The FootJoy M:Project golf shoes I reviewed last year were possibly the most comfortable golf shoe I’ve ever worn right out of the box. No break-in period.
I can’t say the same about my D.N.A. shoes. The first couple of rounds caused some irritation in my right foot on top of the right three toes. There was a bit of soreness there.
That bit of friction disappeared as the shoes broke in, so no worries at this point.
The FootJoy D.N.A. model is available in sizes ranging from 7-15, depending on shoe width. There are seven colors available, the primary color scheme being the sole of the shoe though a couple of the uppers come in different colors than white.
The process of seeing all the elements which go into a golf shoe before it is assembled was quite educational and very fun to participate in. There is much more R&D in golf shoes than most people realize I’m sure. That R&D and FootJoy’s dedication to quality, performance, and traditional style, comes together to produce a fantastic golf shoe.
For the last several weeks I’ve been a part of a select group of people who have been receiving weekly “mystery” boxes from FootJoy. Inside those boxes have been clues to a new product and new technologies within that product, the new FootJoy DNA golf shoe.
I did my best with these photos to try and capture just how sharp and classy looking these golf shoes are. When I took them out of the box the wife and I both let out a little oooooohhhhh.
As soon as the snow melts, or when I go nuts due to the snow and decide to go south to play some golf, I’ll be slapping these babies on my feet and beginning the rigorous testing I put golf shoes through for my reviews.
Stay tuned. Until then enjoy the photos in the HOG FootJoy DNA photo album.
Remember back in the old MASH TV series how Radar O’Riley was shipping a jeep home, one part at a time? I’m doing something similar, putting together FootJoy golf shoes one part at a time. Each of the last four weeks a “mystery box” has arrived containing one small part of a new breakthrough shoe. Come to think of it, I’m assembling one shoe… Oh well.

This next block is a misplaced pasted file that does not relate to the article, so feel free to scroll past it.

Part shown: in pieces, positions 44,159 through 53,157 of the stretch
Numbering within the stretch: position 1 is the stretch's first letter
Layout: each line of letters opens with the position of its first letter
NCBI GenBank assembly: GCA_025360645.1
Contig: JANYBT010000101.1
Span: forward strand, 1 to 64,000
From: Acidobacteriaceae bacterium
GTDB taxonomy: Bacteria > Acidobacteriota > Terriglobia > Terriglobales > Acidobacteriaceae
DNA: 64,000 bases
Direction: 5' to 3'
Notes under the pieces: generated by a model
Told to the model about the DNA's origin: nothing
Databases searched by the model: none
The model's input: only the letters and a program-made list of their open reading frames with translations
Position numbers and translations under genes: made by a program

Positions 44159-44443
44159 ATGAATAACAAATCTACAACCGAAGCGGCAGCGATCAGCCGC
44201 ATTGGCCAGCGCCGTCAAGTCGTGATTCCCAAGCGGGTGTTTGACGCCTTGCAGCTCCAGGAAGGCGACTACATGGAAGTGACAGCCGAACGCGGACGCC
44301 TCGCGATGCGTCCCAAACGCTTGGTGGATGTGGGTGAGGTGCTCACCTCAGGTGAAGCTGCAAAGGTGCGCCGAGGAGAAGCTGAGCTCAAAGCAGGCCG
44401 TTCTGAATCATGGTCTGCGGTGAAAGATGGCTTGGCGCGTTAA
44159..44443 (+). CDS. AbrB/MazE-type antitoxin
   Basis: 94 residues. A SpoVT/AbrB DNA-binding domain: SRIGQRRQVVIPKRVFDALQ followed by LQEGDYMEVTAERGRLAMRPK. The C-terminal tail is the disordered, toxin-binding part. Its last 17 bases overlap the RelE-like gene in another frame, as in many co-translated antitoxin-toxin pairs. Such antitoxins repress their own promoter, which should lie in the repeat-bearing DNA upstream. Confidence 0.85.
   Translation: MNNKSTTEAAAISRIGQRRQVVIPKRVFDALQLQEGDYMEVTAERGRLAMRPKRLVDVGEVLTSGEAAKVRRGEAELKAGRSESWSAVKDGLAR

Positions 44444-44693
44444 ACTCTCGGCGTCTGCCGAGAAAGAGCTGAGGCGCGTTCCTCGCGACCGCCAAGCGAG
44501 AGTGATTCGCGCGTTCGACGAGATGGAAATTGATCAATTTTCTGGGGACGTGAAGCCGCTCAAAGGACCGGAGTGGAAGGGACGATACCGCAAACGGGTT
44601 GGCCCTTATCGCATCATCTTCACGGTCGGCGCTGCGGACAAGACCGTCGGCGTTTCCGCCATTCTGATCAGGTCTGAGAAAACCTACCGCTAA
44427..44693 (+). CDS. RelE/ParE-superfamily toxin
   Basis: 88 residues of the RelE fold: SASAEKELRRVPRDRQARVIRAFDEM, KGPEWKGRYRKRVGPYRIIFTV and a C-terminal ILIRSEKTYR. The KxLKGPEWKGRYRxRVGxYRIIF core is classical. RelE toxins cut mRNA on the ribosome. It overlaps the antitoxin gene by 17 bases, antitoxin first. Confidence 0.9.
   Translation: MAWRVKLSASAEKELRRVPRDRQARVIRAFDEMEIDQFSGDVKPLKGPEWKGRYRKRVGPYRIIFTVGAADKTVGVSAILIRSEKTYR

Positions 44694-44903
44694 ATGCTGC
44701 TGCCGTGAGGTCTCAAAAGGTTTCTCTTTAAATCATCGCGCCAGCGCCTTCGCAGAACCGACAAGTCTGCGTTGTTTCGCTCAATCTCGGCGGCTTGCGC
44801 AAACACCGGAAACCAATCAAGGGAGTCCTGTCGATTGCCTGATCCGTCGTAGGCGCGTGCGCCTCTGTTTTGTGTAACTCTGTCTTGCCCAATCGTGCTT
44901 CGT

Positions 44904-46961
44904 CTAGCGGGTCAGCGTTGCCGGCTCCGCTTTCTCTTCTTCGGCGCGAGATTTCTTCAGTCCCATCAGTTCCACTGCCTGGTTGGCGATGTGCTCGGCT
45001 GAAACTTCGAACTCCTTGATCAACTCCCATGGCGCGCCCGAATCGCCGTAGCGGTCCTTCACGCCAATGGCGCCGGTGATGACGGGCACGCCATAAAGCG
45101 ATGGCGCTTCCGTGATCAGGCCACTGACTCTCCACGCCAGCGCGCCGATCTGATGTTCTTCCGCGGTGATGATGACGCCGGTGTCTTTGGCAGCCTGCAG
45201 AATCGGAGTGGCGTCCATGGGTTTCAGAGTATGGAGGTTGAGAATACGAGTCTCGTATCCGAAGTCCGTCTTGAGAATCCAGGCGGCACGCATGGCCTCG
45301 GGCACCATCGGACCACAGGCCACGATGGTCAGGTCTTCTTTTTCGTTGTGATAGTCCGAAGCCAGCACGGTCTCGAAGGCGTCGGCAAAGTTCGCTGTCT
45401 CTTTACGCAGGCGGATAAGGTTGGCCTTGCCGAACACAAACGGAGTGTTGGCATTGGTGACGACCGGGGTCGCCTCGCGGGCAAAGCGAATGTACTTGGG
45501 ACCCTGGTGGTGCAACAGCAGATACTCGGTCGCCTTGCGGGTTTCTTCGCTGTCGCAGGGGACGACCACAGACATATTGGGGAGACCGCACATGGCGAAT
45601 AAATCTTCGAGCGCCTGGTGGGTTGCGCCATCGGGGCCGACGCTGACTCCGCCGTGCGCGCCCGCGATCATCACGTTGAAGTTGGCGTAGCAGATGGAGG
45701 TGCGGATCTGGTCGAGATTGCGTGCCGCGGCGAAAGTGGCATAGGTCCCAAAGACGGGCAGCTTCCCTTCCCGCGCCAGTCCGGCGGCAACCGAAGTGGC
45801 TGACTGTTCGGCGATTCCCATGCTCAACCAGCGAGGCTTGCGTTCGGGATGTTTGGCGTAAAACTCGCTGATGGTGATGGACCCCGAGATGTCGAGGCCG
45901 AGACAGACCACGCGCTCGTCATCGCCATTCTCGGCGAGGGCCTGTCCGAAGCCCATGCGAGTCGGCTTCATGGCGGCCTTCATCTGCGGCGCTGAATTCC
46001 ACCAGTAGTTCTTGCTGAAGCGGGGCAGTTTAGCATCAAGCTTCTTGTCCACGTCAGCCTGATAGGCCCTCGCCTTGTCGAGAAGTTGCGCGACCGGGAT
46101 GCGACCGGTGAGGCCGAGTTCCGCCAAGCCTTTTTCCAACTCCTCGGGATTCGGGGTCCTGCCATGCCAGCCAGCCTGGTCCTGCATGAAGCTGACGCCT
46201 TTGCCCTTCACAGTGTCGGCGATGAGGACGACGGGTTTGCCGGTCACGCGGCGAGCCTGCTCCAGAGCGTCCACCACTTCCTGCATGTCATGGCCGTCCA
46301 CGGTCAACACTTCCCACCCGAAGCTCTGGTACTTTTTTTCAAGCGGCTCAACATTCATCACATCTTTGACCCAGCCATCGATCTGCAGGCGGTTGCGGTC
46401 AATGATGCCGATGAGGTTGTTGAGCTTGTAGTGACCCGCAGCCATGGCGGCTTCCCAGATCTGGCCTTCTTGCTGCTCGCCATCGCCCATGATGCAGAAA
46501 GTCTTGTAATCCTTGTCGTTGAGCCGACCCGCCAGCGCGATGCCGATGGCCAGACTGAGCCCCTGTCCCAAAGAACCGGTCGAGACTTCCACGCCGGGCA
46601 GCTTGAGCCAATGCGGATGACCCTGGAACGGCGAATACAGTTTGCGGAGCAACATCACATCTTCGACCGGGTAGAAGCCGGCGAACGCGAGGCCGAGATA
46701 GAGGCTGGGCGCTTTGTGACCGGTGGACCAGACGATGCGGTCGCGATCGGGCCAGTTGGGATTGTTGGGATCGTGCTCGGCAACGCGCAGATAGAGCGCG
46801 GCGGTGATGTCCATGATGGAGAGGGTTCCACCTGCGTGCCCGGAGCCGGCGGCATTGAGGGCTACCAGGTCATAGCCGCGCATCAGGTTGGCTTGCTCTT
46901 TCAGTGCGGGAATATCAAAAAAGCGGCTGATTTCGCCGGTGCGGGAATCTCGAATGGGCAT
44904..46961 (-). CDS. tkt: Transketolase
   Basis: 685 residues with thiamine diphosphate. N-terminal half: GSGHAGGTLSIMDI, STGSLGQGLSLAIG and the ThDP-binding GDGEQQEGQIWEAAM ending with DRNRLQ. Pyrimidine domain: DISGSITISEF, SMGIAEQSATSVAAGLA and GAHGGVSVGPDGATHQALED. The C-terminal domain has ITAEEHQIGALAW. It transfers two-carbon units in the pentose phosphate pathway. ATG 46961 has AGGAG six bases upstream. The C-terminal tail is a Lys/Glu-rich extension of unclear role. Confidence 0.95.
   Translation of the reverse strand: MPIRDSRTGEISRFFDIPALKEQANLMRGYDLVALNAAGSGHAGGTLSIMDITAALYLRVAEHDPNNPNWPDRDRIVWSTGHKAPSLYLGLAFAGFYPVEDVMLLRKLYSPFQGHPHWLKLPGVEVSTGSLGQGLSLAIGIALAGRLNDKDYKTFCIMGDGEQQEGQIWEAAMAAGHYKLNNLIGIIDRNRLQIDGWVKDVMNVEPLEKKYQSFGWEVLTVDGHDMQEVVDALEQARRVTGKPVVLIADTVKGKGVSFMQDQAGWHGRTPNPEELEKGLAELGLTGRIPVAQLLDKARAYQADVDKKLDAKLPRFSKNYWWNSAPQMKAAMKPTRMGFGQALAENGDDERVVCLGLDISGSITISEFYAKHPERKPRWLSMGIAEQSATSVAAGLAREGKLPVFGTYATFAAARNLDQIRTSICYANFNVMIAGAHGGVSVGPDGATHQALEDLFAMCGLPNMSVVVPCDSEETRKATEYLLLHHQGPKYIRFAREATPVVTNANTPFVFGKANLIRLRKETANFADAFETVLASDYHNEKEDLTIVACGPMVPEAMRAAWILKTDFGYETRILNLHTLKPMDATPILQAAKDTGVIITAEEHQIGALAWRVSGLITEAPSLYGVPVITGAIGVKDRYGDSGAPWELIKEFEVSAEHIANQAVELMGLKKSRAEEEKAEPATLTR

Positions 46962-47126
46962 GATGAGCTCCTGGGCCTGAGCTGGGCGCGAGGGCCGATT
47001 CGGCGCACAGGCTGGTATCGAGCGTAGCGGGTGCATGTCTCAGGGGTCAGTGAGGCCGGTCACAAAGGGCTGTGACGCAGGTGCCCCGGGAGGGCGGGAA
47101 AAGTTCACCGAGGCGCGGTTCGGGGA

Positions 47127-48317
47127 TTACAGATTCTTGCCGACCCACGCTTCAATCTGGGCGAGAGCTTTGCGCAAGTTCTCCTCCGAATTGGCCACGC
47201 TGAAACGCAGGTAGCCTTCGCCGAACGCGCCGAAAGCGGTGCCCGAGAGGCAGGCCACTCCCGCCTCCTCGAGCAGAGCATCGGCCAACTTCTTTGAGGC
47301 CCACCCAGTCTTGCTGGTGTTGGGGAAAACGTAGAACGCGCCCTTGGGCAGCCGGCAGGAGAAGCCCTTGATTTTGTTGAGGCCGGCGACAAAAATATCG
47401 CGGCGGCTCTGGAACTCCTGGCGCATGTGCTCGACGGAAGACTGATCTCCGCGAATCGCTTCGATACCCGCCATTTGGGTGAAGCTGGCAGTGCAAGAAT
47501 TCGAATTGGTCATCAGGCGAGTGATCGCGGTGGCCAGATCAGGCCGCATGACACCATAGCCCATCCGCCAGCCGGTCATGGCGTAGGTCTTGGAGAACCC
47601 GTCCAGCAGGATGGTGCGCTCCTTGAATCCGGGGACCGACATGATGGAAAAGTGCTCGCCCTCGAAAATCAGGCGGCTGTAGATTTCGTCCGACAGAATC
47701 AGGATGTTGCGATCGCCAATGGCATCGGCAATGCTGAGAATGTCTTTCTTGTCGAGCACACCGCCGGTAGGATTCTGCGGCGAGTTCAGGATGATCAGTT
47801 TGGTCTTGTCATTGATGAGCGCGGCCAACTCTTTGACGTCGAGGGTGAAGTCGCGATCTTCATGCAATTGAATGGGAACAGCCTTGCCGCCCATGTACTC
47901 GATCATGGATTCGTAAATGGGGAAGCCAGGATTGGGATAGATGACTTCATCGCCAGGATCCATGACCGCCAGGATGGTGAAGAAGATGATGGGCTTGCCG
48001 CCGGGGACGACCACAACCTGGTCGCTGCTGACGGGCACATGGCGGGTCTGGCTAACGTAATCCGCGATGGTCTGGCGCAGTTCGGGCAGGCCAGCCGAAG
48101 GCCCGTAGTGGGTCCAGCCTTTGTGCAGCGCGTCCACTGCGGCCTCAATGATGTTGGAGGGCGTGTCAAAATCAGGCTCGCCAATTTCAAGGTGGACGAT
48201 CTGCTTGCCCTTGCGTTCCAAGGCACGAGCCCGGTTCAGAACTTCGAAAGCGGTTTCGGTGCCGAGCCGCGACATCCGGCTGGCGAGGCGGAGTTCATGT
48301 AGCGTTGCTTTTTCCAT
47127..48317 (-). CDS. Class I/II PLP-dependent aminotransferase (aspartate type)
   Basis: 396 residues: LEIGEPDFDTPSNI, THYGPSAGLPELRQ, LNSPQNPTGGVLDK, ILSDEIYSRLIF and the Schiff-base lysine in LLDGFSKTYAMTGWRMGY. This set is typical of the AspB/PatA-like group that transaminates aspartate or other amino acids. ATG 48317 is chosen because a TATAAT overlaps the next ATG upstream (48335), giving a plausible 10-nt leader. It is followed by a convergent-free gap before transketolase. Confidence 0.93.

This week’s mystery box contained an “Xtra-Thick FTF FitBed,” pictured above. Yes that was going to be my guess for the name.
“FTF” is short for Fine Tuned Foam. This foam makes up the cushion bed inside the shoe. The bed provides stability but is still soft and comfortable.
Thanks to FJ for this trivia. FootJoy has been the most worn show on the PGA Tour since shoe counts were first taken in 1945.
Even more entertaining is that I now know that shoe counts on the PGA Tour began in 1945.
This is fun. FootJoy has been sending weekly “mystery boxes” which contain very interesting clues to a new technological innovation. It’s quite obvious at this point, if it was not already, that this innovation is in the world of golf shoes.
Today’s more obvious mystery item is the sole of a new golf shoe which features a “NitroThin TPU Outsole.” That was going to be my first guess.
This thermoplastic urethane outsole has been in development for several years.
Below my son Seve is helping me with the analysis of this NitroThin TUP thermoplastic urethane outsole.
Master Seve wisely pointed out that urethane is also the same material found in the covers of premium “tour” caliber golf balls like the Titleist ProV1.
Nice call Seve. Nice call.
Clue #2 with regards the “new FootJoy innovation” arrived at my door this morning. This is box number two of five. Inside was an interesting object, made from a couple of different materials.